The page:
The Columbus Police Department is thinking outside of the box when it comes to its recruitment efforts in hopes of bringing some new and talented blood into the fold.
The Columbus City Council during its regular meeting on Jan. 15, 2024, approved a new CPD Apprenticeship Program, an initiative in which recent high school graduates or college students enrolled in a criminal justice program will have the opportunity to join CPD in a limited capacity.
“By statute, they cannot perform any law enforcement authority function,” CPD Chief Charles Sherer said. “Therefore, they will perform CST (Community Service Technician) and Animal Control type duties, assisting our existing staff.”
(COLUMBUS POLICE DEPARTMENT CHIEF CHARLES SHERER)
CPD as of mid-January 2024 has 35 officers with three vacancies. It has been no secret even though the department has made some successful hires, it has struggled with recruiting efforts like law enforcement agencies across the country in recent years. It’s also dealt with being an aging department and seeing officers retire from the law enforcement field faster than positions can be filled.
The chief said a negative stigma surrounding law enforcement nationally hasn’t helped, also noting the profession requiring work on nights, weekends and holidays isn’t necessarily attractive to everyone.
Additionally, Sherer said the long and meticulous hiring process often deters people from getting hired because of bad decisions they’ve made in their lives.
With that in mind, Sherer said he was excited when longtime CPD Capt. Todd Thalken brought him the idea for the apprenticeship program. Thalken recalled a meeting in March 2023 when senior police department staff chatted with City Administration about recruitment and retention issues, noting how applicant numbers had significantly dropped. That got him thinking.
“Traditionally, we have hired many officers as college graduates or ex-military. Both of these sources provided appropriately aged individuals who were ‘ready to hire,’” Thalken said.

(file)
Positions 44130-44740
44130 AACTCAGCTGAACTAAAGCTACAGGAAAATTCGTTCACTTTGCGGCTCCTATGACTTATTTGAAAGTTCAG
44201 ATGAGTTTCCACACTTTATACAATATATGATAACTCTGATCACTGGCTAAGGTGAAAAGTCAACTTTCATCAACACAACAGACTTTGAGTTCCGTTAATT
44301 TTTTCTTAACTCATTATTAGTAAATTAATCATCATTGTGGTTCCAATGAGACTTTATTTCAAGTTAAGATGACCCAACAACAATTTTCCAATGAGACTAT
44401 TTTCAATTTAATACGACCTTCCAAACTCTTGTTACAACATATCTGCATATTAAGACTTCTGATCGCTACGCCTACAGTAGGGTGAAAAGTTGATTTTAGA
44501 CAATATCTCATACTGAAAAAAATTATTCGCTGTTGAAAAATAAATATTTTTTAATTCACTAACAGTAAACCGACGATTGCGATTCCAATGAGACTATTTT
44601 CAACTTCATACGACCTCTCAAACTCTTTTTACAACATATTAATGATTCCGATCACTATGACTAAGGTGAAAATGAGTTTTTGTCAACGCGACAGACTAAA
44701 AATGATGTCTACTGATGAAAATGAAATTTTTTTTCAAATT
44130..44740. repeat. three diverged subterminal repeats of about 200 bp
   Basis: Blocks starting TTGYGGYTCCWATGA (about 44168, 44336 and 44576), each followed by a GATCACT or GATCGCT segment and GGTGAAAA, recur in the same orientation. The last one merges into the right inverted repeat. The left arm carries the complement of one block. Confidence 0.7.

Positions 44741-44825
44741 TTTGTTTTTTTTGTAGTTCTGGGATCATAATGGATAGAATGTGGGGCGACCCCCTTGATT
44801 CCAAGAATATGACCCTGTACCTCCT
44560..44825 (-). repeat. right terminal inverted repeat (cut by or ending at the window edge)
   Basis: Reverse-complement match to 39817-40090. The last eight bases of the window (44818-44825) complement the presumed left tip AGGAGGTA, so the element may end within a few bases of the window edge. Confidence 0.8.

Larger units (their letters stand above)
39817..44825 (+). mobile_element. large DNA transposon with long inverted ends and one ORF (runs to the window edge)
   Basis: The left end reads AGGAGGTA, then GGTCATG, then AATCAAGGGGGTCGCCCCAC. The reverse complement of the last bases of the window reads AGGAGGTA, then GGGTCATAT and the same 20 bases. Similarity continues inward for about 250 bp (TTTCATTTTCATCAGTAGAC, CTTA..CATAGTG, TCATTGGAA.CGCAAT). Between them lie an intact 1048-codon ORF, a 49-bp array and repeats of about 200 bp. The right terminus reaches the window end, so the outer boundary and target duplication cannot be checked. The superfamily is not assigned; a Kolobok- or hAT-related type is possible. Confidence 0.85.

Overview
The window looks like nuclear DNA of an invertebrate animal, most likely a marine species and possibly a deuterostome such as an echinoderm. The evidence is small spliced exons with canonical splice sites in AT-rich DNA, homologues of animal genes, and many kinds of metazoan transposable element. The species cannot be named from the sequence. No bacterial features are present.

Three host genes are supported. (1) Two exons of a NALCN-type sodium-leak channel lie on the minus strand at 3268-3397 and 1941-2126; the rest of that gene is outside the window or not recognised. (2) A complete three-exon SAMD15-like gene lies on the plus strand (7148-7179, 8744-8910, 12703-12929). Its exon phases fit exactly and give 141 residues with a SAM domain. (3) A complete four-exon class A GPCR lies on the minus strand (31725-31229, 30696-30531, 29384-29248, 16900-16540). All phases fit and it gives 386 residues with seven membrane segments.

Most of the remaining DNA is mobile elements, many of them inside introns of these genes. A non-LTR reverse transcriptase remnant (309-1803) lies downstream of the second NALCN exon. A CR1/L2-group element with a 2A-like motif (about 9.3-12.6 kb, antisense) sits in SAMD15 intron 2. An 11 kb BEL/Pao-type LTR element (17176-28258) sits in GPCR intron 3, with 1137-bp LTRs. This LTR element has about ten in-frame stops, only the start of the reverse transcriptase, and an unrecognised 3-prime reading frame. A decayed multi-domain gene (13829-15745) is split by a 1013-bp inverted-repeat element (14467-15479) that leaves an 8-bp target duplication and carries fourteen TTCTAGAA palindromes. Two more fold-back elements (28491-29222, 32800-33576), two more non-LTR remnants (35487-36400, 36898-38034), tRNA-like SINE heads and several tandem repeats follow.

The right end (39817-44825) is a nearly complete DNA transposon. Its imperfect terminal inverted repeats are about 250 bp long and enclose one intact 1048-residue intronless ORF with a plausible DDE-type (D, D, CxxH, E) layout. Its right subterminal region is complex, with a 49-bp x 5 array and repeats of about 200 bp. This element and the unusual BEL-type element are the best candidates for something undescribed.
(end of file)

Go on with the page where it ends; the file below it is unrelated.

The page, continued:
“There are many people who graduate high school who have no desire to go to college or the military. These people traditionally have gone to other jobs and not considered police work because it requires them to be 21 years old. By the time these individuals were 21 years old, they have already settled into careers.”
CPD is now looking to hire two part-time or two full-time apprentices or a combination or hybrid program of one of each. They would be hired and receive a wage and appropriate benefits based on their status using funds that have been budgeted for full-time officer positions that are currently vacant.
Those interested in applying can do so by contacting the City Human Resources Department at (402) 562-4243.
All candidates will have to go through a cursory background, pass a polygraph, TABE Test and medical exam and departmental interview. If they stay with the program until they’re old enough to attend the Nebraska Law Enforcement Training Center (law enforcement academy) in Grand Island, they’ll also have to go through the civil service hiring process, which includes a written test, physical agility test, Civil Service Interview, a more complete background investigation and a psychological test.
The Columbus City Council approved the CPD Apprenticeship Program plan unanimously (7-0; Councilwoman Hope Freshour was absent from the meeting) with a motion by Councilman J. Prent Roth that was seconded by Council President Rich Jablonski.
Mayor Jim Bulkley, City Administrator Tara Vasicek and members of the council heaped praise on CPD for its ongoing efforts to keep the community safe.
“We’ve been short for quite a long time. We’ve implemented a lot of good, new policies and programs to get up to staff, and this is another great one,” Vasicek said during the meeting. “The department is doing a great job of hiring when we can when compared to our sister cities … you guys are doing great with what you’ve got.”
Chief Sherer said he hopes CPD can get some viable candidates for the program to give them experience in the field while also helping lighten the load to some extent for his hardworking officers.
“The whole idea between part-time and full-time is that students attending college full-time may not have sufficient time to work full time for us as well. Therefore, a part-time fit might be better,” Sherer said. “Conversely, you may have recent high school graduates who aren’t interested in the military or going to college. We hope to give them another option and influence their career decision by exposing them to a career in law enforcement.”
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